And looking at it I’ve gradually come to realize, over the years, that while luck is a component that helps cause any particular outcome to come about, “luck favors the prepared”. There are opportunity-poor and opportunity-rich environments, and learning to recognize and navigate these opportunities is a crucial component of applied luck. Similarly, it’s easy to associate the cultivation of a public image and activities like “networking” with an offensively shallow view of career, as if focusing on the way we present ourselves and our work was equivalent to selling used cars. But networking doesn’t replace hard work — rather, it is a teachable career skill, in which you train yourself because there comes a point where you can’t do everything yourself and you need to work effectively with others to realize broader goals. Good communication and working well with others are crucial skills for today’s scientist, giving the lie to the myth that seems to have grown up around figures like Einstein, of a singular, incomparable genius working alone with pen and paper to revolutionize the field. Clearly Einstein’s ideas were original and compelling, and came about due to fiercely independent thinking. But a look at Einstein’s biography shows that he wasn’t working in a complete vacuum, and in fact carefully cultivated his connections and public image to leverage his brilliant work into the impact on the world it eventually had.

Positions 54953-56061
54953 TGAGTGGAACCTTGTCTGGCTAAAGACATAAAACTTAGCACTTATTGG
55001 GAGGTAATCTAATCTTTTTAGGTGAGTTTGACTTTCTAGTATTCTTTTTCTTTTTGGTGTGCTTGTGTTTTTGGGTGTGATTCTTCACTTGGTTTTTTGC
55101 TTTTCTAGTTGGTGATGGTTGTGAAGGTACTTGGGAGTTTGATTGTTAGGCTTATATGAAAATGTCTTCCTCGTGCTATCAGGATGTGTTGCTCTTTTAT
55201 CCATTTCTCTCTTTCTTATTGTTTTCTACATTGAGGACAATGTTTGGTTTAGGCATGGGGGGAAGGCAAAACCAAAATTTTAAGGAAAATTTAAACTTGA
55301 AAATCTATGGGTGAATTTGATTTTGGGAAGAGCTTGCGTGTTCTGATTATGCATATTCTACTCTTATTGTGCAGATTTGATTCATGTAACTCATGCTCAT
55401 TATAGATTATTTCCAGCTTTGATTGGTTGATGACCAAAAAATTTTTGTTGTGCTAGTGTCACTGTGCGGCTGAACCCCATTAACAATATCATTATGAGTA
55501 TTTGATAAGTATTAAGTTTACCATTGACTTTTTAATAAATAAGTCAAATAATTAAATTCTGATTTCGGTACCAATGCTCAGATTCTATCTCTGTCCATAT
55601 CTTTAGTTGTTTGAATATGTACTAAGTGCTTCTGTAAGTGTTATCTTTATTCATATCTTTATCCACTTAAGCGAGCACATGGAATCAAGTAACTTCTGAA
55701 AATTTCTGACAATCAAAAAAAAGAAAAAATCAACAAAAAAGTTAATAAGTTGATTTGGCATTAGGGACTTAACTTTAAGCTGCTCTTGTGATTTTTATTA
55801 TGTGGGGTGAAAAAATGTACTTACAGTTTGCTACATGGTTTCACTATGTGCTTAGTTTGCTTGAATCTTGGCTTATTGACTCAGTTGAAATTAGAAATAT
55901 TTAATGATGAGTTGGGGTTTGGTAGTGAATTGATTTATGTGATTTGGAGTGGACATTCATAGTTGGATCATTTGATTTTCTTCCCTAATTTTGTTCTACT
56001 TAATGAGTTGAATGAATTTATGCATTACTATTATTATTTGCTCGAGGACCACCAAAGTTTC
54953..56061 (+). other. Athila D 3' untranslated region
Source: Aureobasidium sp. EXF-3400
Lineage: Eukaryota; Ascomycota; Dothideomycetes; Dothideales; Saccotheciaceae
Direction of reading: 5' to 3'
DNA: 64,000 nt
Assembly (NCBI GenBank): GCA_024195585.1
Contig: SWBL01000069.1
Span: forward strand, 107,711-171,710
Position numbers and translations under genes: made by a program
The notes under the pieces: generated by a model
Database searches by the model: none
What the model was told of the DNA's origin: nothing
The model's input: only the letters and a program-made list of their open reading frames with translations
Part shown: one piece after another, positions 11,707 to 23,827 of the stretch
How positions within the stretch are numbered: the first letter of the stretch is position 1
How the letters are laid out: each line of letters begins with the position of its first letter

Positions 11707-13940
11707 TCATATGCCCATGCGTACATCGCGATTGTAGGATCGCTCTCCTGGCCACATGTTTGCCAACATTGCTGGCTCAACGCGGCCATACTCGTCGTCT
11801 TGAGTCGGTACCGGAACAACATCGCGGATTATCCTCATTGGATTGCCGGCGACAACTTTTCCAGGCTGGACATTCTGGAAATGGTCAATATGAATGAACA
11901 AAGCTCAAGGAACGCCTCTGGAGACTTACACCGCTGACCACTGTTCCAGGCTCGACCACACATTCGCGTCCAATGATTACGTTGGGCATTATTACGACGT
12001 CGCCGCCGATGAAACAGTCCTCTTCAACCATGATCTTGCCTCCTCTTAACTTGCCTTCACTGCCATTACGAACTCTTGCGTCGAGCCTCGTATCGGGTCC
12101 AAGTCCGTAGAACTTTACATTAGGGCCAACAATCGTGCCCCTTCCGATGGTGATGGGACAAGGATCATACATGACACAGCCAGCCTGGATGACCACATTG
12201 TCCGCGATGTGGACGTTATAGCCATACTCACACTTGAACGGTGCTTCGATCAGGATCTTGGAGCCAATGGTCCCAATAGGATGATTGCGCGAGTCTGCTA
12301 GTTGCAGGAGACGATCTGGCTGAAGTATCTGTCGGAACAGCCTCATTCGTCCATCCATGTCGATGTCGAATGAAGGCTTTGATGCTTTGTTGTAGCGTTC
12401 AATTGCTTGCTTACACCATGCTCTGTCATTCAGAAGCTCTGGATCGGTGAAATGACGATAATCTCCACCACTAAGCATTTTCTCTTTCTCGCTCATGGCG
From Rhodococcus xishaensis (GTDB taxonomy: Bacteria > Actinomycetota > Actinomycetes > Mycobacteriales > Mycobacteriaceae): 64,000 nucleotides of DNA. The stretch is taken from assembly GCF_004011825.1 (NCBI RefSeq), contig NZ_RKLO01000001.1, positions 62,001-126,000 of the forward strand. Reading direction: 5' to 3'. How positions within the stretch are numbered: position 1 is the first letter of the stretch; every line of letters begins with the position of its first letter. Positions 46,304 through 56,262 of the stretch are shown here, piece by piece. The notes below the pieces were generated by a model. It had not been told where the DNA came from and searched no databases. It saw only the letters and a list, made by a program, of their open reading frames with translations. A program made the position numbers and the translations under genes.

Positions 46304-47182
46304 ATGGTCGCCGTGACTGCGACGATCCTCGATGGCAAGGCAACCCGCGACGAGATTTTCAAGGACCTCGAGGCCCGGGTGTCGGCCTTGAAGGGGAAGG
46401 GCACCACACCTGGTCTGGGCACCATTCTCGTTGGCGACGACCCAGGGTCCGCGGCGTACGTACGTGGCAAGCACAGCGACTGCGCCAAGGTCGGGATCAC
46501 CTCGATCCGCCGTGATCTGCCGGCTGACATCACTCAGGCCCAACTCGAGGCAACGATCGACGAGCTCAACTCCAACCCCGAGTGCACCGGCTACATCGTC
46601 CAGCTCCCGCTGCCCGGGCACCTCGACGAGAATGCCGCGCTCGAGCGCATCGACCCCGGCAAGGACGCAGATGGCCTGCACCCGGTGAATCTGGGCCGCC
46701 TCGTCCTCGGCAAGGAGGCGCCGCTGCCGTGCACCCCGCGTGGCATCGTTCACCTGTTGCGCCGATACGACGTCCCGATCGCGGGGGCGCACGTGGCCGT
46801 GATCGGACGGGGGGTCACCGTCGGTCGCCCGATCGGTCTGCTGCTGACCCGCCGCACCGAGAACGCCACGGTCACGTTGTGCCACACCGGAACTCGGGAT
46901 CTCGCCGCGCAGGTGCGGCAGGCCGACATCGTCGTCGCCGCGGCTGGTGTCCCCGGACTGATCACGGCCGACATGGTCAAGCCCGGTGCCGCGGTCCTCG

Where proactivity comes into this: Hard work is essential, but as you move up the food chain you define more and more of that hard work for yourself. As you acquire more freedom, you have to take more responsibility for ensuring that concrete results come from that freedom and the work it enables you to do. It’s not enough just to follow the rules, because increasingly the world becomes less about rules and more about results and outcomes which are not deterministic. Those results and outcomes are about adding value which can be broadly recognized — within one’s field, one’s firm, one’s family. The path towards doing that has to do with recognizing universals and acting on them, even, or especially, in the midst of difficult situations.

How I can be more proactive

And to tie it back into my own situation: I note that I have some vicious mental habits which, while not stopping me dead, present a constant drag for me and sap momentum in my career. I often don’t ask questions to which I might like to know the answer, out of fear of looking bad in front of others: “haven’t you read my papers / the manual / the wiki?” Having worked in some hierarchical environments in which everything was vetted by committee, I’ve learned to distrust myself in matters of procedure, and now seek approval from superiors in many cases where my own judgment would suffice (and where they expect me to exercise that judgment). In networking situations at conferences I often let the conversation stop dead, when rehearsing a few leading questions to ask beforehand could enable some very interesting intellectual exchanges. If I don’t know what’s going on in a meeting, I’ll sometimes just melt into the background until I’m called on. The fear that my failure will be made public and that everyone will recognize I’ve just been totally winging it all the time is pervasive and enduring.